Leading Meeting Professionals

Professional Convention Management Association

April 24 2014

Membership Perspectives - Comparing Viewpoints of a New and a Long-Time Member

Jill Formeister

How do expectations compare for new versus long-time GMC PCMA members? To find out, we contacted representative members and asked them to share their thoughts about membership benefits and the future of the chapter and the industry. 


Dana L. Saal, CMP, CAE, with Saal Meeting Consulting, is an independent meeting planner based in Springfield, Ill. She joined PCMA in January 2014.






Francine Pepitone, CMM, MAS, has been involved with PCMA since 1989. She began her sales career with Marriott and Hyatt Hotels before launching her promotional products company, Francine Marketing. After 15 years, InnerWorkings, Inc. purchased the company. Francine serves as Vice President, Business Development for the new ownership, selling print and promotional products management. Her focus continues to be the convention, association, and hotel industry. 

What influenced you to join PCMA?

Dana: An enthusiastic recommendation from Denise Suttle, Assistant Director of Convention Services, Albuquerque Convention and Visitors Bureau, plus PCMA’s emphasis on the experienced planner and association planning.

 

How has PCMA influenced your career? 

Francine: My ongoing participation and connection to PCMA has helped guide many of my career and business decisions throughout the years. Many of my most significant long-time business partnerships have come through involvement with PCMA.

Recognizing the value and importance of volunteering and actively participating both nationally and locally, I have served as past chair of the AMPC Marketing Committee as well as the Awards Committee for PCMA. I am proud to have served as founding board member for our GMC PCMA chapter and currently serve on the GMC Awards Committee.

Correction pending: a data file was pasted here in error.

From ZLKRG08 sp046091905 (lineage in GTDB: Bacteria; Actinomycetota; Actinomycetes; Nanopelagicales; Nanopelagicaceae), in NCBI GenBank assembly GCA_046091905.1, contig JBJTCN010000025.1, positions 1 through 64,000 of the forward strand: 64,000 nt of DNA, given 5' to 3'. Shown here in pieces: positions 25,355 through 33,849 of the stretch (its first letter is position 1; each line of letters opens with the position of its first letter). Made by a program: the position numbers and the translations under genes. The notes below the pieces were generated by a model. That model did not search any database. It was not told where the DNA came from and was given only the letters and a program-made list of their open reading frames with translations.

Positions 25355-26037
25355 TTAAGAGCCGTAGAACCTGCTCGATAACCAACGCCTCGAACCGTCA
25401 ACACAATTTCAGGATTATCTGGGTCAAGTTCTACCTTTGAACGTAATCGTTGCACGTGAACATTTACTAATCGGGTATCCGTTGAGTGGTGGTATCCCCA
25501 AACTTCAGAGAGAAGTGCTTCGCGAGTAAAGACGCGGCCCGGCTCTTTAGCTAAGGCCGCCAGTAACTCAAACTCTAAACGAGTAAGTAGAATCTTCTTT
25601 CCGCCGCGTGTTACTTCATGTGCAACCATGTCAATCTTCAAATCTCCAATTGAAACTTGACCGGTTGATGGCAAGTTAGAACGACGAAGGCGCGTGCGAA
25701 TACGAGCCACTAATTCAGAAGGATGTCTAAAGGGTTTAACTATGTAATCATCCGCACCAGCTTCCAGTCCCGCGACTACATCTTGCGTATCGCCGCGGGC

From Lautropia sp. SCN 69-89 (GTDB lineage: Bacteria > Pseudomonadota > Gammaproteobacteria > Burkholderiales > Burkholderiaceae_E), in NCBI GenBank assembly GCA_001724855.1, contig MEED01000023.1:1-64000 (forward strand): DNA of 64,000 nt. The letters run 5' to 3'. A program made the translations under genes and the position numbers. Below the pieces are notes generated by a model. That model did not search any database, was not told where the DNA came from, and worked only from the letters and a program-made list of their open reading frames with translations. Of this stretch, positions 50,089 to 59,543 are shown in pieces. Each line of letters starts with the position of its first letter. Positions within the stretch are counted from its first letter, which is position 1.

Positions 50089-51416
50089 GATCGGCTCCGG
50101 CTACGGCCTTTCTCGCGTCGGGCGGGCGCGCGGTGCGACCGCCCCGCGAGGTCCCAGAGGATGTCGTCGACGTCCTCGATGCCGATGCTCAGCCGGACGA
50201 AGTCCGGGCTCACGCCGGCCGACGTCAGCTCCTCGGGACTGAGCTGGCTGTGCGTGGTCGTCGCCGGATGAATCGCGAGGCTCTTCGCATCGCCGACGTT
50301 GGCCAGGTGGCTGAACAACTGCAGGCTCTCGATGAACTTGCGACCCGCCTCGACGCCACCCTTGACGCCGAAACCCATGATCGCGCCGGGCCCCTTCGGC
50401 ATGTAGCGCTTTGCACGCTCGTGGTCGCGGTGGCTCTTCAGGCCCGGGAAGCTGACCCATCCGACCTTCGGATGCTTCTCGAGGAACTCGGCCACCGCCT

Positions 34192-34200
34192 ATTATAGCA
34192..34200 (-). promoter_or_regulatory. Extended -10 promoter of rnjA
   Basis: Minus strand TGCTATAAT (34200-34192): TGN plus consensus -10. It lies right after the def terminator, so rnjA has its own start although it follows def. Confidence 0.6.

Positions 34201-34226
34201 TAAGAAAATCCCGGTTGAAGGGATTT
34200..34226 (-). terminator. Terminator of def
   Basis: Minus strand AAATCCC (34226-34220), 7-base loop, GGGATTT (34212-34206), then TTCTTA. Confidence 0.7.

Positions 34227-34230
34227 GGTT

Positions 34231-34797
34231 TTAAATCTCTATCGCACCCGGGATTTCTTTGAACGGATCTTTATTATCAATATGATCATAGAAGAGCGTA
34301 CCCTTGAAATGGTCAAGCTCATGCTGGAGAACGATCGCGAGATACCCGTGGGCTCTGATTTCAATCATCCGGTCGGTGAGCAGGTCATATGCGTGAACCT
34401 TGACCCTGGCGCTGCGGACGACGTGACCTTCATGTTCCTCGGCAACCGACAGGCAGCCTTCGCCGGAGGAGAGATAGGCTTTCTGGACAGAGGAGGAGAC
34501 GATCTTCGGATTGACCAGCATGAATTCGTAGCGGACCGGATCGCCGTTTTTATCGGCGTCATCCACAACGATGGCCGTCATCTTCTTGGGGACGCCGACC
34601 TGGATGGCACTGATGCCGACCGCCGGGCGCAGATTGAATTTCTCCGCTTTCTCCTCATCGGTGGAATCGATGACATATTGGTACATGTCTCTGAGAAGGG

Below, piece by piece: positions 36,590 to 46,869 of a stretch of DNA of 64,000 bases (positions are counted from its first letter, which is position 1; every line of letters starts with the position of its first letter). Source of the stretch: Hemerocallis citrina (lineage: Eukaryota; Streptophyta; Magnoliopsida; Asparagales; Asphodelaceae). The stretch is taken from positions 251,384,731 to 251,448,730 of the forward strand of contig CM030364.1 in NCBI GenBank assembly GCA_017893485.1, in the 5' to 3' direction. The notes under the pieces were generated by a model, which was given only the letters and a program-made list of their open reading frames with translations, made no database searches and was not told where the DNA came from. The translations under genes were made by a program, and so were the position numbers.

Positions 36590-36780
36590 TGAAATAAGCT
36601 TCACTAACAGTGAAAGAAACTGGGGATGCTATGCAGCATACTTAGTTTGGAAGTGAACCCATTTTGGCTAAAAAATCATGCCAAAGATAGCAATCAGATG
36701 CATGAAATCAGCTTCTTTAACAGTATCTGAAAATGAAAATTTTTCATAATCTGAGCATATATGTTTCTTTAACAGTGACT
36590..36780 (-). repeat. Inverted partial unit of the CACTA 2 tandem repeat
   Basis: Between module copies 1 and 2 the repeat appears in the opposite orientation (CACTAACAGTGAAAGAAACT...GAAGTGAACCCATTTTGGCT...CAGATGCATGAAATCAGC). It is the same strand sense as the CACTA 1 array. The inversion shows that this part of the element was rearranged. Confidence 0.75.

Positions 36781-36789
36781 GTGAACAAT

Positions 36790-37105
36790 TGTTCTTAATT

How do you think PCMA will help enhance your career?

Dana: Through exposure to other veteran meeting professionals and suppliers who have a variety of experiences to share.

Do you plan to be actively involved in the chapter, and how?

Dana: I am already a member of the GMC Membership Committee. As a long-time association staffer, I know that committee involvement is the best way to get to know an association and its members.

How has the Greater Midwest Chapter changed throughout the years?

Francine: GMC consistently has attracted the more experienced planners and suppliers since its formation 20+ years ago. Other constants are the strength, enthusiasm and commitment of the chapter leadership.

Originality and distinguishing our chapter offerings are critical for continued growth and relevance. Take a fresh look at all offerings across the board to decide what still works and what needs to be totally revised and/or kicked up a notch. Always set the bar high to attract the senior level attendees. Less experienced attendees will learn, as well as have the opportunity to network with those who can become their mentors and/or who will influence their careers.

What programs and activities would you like to see the Greater Midwest Chapter offer?

Dana: Educational programming that features interaction with other attendees. I have found it to be a very effective way to get to know other professionals in a short time.

Francine: Attendees are looking for all kinds of experiences when considering which meeting/event to attend. There are dramatic changes in the way we learn and communicate. 

I love the “Un-Conference.” Putting enjoyment back into the mix and giving people time to get to know each other and establish strong relationships are important.

Some program ideas:

  • Bring students in to teach and/or work one on one with us.
  • Have different levels of classes, like at the Apple Store.